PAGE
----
The European Union has always made clear its strong commitment to the global fight against racism, racial discrimination, xenophobia and related intolerance. This was reiterated in the statement made by the Swedish Presidency, on behalf of the EU, to explain its decision to abstain in the vote at the 64th Session of the General Assembly Third Committee on the resolution concerning the "Inadmissibility of certain practices that contribute to fuelling contemporary forms of racism, racial discrimination, xenophobia and related intolerance".

As indicated in this statement, throughout negotiations on the text the EU expressed its strong readiness to find ways to ensure that the resolution would present a real and serious response to contemporary forms of racism, racial discrimination, xenophobia and related intolerance.

Unfortunately, however, some of the most serious concerns expressed by the EU and other delegations were not taken into account. As in previous years, instead of comprehensively addressing the human rights concerns related to racism and racial discrimination, one of the most serious of which is the resurgence of racist and xenophobic violence, the draft text pursued a selective approach, disregarding these serious concerns and in effect deflecting attention from them.

A particularly regrettable example of the shortcomings in the text is the use of inaccurate citations from the Judgment of the Nuremberg Tribunal

Crucially, the text also failed to reflect the fundamental consideration that the combat against racism, racial discrimination, xenophobia and related intolerance must be in line with the provisions of Articles 4 and 5 of the International Convention on the Elimination of all Forms of Racial Discrimination, and not undermine other recognised human rights and fundamental freedoms.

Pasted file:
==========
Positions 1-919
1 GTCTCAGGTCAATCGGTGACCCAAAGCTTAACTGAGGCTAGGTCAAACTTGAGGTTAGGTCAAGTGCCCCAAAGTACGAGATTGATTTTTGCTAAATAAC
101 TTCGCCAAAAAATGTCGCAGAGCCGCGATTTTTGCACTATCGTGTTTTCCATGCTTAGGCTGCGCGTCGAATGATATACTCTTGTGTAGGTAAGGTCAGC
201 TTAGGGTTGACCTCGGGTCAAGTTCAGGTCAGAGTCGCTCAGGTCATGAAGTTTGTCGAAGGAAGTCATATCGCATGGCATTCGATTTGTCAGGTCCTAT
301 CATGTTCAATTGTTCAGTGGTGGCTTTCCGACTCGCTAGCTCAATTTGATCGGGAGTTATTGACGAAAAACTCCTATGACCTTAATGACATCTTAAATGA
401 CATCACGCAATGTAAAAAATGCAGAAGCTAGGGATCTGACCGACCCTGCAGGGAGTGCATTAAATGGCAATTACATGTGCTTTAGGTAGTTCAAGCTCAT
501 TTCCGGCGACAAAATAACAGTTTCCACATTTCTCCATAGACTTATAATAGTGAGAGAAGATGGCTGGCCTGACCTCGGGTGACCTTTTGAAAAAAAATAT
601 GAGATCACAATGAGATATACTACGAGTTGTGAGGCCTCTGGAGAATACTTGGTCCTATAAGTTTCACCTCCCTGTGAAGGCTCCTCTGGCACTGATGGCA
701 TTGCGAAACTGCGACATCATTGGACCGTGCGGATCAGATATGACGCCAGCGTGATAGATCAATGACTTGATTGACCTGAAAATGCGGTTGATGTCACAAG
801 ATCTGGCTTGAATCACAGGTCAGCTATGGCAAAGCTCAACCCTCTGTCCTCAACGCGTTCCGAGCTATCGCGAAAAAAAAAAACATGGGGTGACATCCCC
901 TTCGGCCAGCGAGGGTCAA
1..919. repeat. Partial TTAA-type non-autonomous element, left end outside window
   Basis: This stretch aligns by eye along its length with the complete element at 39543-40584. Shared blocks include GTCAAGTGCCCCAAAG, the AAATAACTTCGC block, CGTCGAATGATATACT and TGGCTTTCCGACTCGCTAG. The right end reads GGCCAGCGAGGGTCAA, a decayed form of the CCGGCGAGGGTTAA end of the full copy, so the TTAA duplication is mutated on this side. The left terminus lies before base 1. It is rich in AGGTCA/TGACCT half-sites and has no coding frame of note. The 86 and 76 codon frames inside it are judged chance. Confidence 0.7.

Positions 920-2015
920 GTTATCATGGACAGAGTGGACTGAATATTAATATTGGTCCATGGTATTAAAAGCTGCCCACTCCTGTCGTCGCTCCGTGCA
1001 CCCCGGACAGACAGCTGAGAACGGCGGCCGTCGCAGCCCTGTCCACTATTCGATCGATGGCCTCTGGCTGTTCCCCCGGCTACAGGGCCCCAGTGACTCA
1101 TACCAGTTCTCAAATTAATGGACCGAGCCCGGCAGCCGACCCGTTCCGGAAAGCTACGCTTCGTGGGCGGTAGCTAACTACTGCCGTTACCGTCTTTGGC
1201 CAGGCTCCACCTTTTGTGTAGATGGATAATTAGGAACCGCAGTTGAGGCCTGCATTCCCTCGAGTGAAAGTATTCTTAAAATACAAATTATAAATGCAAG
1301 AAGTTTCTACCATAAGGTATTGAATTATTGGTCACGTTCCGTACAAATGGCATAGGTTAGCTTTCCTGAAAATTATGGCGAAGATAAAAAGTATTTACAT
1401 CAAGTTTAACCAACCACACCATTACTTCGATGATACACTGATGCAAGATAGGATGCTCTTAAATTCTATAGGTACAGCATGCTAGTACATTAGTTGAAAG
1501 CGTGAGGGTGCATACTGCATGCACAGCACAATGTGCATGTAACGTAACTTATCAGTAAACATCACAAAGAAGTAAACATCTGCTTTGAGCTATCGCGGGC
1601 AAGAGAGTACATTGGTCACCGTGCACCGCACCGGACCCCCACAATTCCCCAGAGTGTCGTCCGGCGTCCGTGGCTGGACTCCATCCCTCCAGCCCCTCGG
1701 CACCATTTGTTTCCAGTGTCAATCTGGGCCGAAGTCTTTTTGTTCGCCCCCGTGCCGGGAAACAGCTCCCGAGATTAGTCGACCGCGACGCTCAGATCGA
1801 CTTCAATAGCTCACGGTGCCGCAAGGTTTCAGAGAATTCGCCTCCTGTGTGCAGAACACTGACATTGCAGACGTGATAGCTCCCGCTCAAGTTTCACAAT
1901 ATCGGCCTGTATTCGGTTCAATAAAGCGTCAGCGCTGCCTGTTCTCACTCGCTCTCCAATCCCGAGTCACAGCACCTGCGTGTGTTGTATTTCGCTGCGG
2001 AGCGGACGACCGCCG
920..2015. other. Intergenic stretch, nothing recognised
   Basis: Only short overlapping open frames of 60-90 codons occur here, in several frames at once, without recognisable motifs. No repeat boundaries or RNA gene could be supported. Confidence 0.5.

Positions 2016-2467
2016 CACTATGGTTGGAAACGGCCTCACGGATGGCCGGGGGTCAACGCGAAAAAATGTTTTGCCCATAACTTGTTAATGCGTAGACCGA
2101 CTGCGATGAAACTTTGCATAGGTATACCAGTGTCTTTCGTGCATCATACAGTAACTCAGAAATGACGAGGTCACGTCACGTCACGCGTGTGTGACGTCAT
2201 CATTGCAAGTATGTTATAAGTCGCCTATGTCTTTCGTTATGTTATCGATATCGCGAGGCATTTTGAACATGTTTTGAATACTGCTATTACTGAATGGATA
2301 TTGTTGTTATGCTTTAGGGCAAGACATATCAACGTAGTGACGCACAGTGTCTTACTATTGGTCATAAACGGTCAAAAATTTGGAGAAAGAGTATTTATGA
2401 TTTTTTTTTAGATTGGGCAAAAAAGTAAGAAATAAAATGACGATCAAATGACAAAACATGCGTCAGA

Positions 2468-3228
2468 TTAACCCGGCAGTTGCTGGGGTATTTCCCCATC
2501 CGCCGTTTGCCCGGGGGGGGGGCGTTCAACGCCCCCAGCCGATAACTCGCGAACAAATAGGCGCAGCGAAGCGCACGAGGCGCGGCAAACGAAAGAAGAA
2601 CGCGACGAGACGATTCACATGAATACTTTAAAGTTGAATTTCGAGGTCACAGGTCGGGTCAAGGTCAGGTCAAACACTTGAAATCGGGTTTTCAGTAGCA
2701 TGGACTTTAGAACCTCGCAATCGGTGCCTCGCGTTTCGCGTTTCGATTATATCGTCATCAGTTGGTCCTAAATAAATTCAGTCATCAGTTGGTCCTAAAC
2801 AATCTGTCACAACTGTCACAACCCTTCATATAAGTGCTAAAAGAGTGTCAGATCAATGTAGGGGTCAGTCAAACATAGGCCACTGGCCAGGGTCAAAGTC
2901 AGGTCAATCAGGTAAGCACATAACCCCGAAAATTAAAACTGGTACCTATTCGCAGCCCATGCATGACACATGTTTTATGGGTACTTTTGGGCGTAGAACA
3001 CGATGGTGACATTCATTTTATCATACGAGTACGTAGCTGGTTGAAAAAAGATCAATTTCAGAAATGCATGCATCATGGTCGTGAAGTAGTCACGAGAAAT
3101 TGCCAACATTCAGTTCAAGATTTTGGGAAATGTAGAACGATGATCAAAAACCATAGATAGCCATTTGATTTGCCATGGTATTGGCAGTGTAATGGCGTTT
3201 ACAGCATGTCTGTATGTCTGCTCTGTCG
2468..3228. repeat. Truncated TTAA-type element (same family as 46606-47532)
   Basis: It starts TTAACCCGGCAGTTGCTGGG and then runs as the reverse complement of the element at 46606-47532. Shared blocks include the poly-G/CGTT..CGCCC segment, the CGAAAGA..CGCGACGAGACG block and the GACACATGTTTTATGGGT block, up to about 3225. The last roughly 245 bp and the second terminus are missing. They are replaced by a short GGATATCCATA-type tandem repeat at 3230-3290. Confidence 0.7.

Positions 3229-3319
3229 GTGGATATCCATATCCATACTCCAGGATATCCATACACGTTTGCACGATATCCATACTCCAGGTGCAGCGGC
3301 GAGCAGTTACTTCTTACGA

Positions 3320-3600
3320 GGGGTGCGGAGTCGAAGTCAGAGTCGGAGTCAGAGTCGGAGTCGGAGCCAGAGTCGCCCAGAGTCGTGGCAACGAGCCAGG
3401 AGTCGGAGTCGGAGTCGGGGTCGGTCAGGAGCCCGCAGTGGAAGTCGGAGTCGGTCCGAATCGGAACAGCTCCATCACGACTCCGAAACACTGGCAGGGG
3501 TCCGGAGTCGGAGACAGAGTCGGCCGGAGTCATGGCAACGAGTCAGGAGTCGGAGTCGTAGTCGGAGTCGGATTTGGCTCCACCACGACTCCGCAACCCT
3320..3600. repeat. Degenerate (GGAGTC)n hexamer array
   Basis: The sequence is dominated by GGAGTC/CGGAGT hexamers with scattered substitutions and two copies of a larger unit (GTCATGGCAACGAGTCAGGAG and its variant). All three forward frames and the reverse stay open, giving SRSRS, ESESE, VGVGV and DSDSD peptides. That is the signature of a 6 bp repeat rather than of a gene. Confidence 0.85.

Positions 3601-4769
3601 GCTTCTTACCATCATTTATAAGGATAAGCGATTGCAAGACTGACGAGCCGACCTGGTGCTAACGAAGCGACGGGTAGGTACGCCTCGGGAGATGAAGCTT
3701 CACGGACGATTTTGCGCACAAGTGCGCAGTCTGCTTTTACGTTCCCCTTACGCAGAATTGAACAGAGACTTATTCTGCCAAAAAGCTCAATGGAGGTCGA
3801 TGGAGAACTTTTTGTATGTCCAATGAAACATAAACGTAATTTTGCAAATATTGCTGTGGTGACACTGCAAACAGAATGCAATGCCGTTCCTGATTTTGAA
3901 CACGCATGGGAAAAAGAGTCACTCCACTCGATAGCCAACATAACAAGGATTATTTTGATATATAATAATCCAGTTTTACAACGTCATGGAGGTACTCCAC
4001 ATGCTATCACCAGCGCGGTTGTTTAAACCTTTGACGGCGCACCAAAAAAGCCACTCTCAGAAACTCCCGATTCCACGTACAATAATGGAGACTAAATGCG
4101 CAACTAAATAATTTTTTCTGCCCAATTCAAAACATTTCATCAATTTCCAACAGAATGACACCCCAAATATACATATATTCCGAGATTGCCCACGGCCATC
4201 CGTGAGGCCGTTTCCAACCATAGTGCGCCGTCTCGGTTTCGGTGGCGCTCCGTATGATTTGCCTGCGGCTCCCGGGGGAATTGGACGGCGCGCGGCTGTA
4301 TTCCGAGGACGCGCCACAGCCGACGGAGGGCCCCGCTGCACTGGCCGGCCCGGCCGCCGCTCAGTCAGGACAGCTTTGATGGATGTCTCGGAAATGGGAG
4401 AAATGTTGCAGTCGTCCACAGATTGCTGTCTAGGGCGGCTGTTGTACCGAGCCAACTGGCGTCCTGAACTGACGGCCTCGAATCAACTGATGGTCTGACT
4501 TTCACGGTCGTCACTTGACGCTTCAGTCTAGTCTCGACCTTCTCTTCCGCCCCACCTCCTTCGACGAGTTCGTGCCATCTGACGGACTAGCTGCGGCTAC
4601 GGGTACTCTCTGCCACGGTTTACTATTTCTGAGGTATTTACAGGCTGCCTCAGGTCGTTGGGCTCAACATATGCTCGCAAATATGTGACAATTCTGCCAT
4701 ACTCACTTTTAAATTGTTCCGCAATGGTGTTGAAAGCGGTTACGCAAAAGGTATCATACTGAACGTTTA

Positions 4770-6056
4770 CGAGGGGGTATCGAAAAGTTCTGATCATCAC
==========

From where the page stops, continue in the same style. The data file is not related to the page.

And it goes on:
Finally, the text of the resolution sought to undermine the freedom of the UN Special Rapporteur to report to the Human Rights Council and the General Assembly on all aspects of contemporary forms of racism, racial discrimination and xenophobia.

For all these reasons, the EU took the decision to abstain.


Question no. 17 by Charalampos Angourakis (H-0005/10)
 Subject: Arrest of the Mayor of Nazareth

On 29 December a hand grenade was thrown at the home of Ramez Jeraisy, the Mayor of Nazareth, who cooperates with the Israeli Communist Party in the Democratic Front for Equality and Peace.

This attack coincides with the anniversary of the murderous Israeli attack on Gaza, an increase in the aggressiveness of the Israeli State and increasingly frequent anti-Communist and anti-democratic attacks. During the same period of time public demonstrations have been banned and Muhammad Barakeh, member of the Knesset and the Central Committee of the Israeli Communist Party, has been prosecuted for his anti-war activities.

Will the Council condemn these anti-Communist and anti-democratic attacks by Israel?


The present answer, which has been drawn up by the Presidency and is not binding on either the Council or its members as such, was not presented orally at Question Time to the Council during the January 2010 part-session of the European Parliament in Strasbourg.

I would like to thank the Honourable Member of the European Parliament for his question.

Violent attacks against citizens, whether they are public servants or not, and irrespective of their political views, constitute criminal acts that must be investigated and prosecuted through due judicial procedures. Furthermore, any politically motivated violent attacks with political motivation are irreconcilable with the basic democratic values of the European Union, notably freedom of expression and political orientation, non-discrimination and the rule of law. This applies equally in cases where citizens are persecuted for political reasons by their governments or services of the state apparatus.

As to the incidents to which the Honourable Member refers to, there is no evidence of political motivation in either the hand grenade attack against the Mayor's house in Nazareth, which is now under criminal investigation by the Israeli police, or the prosecution of Knesset Member Muhammad Barakeh, who has himself chosen not to invoke his parliamentary immunity. The conflict in Gaza at the beginning of 2009 was the subject of a number of statements by the EU, including by the Council, that emphasised inter alia that all parties needed to respect human rights and comply with international humanitarian law.